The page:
You'll need big pockets to copy Soros

It looks as if George Soros has done it again. He appears to have booked a cool $US60 million profit from betting $US1 billion that the Australian dollar would fall, as it did on Tuesday after the Reserve Bank cut the cash rate.

The Hungarian-American investor has won some very big currency bets over the past 25 years.

But for small investors thinking they may be able to emulate the great risk-taker, think again.

Placing a bet on the future price of a currency is fraught with danger.

Not the least because even currency experts have a very patchy record in accurately forecasting currency movements. It is trading on steroids.

For the novice investor it is akin to be being behind the wheel of a drag car.

The professionals, like Soros, bet big licks of money on small changes in the currency exchange rates. They are well-connected, have access to a lot of economic data and act quickly.

The professionals, like foreign exchange dealers and global banks around the world, will have likely taken their profits overnight before the local pyjama traders have turned on their computers.

Greg Canavan, the editor of Sound Money, Sound Investments, says small investors should leave currency trading to the professionals.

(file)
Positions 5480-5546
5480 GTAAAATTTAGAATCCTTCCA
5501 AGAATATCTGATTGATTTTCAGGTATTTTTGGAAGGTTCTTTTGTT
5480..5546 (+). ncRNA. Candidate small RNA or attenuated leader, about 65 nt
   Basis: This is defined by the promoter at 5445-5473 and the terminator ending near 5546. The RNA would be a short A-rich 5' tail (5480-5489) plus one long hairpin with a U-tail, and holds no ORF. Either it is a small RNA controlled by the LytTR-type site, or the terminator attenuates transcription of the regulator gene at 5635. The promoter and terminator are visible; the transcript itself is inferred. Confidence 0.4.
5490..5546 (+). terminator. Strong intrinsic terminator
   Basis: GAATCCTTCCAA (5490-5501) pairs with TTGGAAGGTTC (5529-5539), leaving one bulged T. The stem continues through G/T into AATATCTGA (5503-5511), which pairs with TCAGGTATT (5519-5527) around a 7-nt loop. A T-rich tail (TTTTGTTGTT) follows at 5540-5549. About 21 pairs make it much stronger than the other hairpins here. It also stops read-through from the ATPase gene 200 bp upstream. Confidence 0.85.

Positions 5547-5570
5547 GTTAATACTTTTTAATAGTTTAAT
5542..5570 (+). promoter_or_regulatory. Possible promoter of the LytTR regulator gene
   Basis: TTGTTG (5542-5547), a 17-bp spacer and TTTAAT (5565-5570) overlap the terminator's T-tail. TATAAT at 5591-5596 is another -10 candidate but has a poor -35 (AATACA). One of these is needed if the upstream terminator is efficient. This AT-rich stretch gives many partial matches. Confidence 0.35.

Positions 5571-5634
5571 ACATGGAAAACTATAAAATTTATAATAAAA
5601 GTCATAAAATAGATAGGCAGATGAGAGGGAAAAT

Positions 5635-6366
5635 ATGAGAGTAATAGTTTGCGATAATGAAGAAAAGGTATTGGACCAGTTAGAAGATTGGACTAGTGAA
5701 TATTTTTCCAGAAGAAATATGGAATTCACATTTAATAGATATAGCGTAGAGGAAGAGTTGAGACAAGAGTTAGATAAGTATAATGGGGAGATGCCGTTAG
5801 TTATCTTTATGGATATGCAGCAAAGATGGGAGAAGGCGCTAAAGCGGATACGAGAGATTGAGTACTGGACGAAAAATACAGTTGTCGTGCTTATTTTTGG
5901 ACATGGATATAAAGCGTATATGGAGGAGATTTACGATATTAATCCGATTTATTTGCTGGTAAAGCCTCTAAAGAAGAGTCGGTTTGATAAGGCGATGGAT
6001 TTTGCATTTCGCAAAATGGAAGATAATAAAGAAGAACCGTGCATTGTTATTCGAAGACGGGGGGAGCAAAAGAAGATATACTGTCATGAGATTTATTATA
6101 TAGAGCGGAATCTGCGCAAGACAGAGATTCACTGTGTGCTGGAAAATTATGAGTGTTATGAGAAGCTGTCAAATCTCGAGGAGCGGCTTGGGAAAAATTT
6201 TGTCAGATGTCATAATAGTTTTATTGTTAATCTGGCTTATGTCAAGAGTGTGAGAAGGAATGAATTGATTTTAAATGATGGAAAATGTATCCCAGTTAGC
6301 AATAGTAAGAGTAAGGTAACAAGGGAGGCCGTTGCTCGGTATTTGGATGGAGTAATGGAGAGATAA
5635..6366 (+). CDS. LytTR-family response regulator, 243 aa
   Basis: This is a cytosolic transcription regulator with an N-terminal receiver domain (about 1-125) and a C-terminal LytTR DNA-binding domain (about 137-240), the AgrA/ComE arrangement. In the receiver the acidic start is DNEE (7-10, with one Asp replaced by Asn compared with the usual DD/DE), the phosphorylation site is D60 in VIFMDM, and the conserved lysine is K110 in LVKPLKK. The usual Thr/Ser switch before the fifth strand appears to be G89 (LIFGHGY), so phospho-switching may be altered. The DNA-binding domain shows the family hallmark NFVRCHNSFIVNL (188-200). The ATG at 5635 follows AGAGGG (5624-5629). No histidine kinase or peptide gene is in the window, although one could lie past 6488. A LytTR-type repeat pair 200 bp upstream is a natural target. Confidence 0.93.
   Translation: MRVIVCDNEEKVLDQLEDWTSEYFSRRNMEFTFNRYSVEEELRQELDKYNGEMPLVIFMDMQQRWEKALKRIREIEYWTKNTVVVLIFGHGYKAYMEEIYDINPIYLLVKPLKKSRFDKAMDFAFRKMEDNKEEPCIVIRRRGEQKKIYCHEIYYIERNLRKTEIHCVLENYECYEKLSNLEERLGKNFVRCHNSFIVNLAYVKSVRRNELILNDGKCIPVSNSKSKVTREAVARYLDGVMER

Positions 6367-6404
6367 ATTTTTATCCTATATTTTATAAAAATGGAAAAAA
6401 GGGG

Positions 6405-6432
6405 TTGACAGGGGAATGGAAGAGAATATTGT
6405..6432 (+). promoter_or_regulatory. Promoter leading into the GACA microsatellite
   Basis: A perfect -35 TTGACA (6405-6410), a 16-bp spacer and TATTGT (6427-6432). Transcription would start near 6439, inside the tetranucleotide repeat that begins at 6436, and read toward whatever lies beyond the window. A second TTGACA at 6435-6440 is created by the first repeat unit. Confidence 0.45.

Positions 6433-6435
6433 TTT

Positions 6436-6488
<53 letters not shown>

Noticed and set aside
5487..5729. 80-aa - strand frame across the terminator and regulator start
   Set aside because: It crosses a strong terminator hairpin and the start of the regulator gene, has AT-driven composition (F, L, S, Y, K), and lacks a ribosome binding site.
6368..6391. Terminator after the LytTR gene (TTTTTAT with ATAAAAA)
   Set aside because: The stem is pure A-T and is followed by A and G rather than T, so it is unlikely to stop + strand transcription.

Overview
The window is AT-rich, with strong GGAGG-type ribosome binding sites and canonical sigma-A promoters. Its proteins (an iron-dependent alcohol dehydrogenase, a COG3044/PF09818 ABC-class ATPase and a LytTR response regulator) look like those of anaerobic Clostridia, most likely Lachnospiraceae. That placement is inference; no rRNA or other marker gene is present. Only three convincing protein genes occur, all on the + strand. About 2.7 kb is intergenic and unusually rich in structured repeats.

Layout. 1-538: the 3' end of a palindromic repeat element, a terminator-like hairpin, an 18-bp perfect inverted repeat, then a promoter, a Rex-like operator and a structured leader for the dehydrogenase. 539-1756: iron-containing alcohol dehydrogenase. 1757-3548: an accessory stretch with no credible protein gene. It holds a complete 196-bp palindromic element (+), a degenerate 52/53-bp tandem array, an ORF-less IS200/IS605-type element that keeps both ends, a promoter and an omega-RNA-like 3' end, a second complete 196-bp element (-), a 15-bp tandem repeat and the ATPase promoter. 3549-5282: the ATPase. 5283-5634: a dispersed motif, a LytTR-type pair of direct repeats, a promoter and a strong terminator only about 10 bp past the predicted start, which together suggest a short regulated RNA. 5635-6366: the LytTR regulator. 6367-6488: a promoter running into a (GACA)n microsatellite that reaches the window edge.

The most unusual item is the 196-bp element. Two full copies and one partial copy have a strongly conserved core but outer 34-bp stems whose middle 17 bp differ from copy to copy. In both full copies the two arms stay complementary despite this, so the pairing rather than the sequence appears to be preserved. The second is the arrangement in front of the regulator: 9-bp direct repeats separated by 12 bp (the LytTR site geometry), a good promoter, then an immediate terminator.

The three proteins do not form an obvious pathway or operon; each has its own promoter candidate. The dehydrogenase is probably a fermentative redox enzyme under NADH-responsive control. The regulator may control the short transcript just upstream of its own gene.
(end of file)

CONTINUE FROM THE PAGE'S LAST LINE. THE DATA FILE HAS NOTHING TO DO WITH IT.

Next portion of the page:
"They know how to manage the risk," he said.

"Small moves in currency exchange rates can mean very large moves in investors' capital," he said. Trading in currency for small investors, however, has never been easier. Contract for difference (CFDs) are a popular way for small investor to trade currency.

Investors can put in "stop-losses" to limit losses, but they are "geared" investments, which magnifies the gains and the losses.

Investors have to be very careful. The Australian Securities and Investments Commission has said that CFDs are "much riskier than a flutter on the horses or a night at the casino".

Exchange Traded Funds (ETFs) are listed on the Australian sharemarket and trade just like shares and can be bought through discount share brokers.

An investor could buy $10,000 worth of US dollar ETFs and if the Australian dollar falls in value against the greenback by, say, 10 per cent, the ETF would be worth $11,000, less fees and brokerage. Of course, it works in reverse should the value of the Australian dollar rise.

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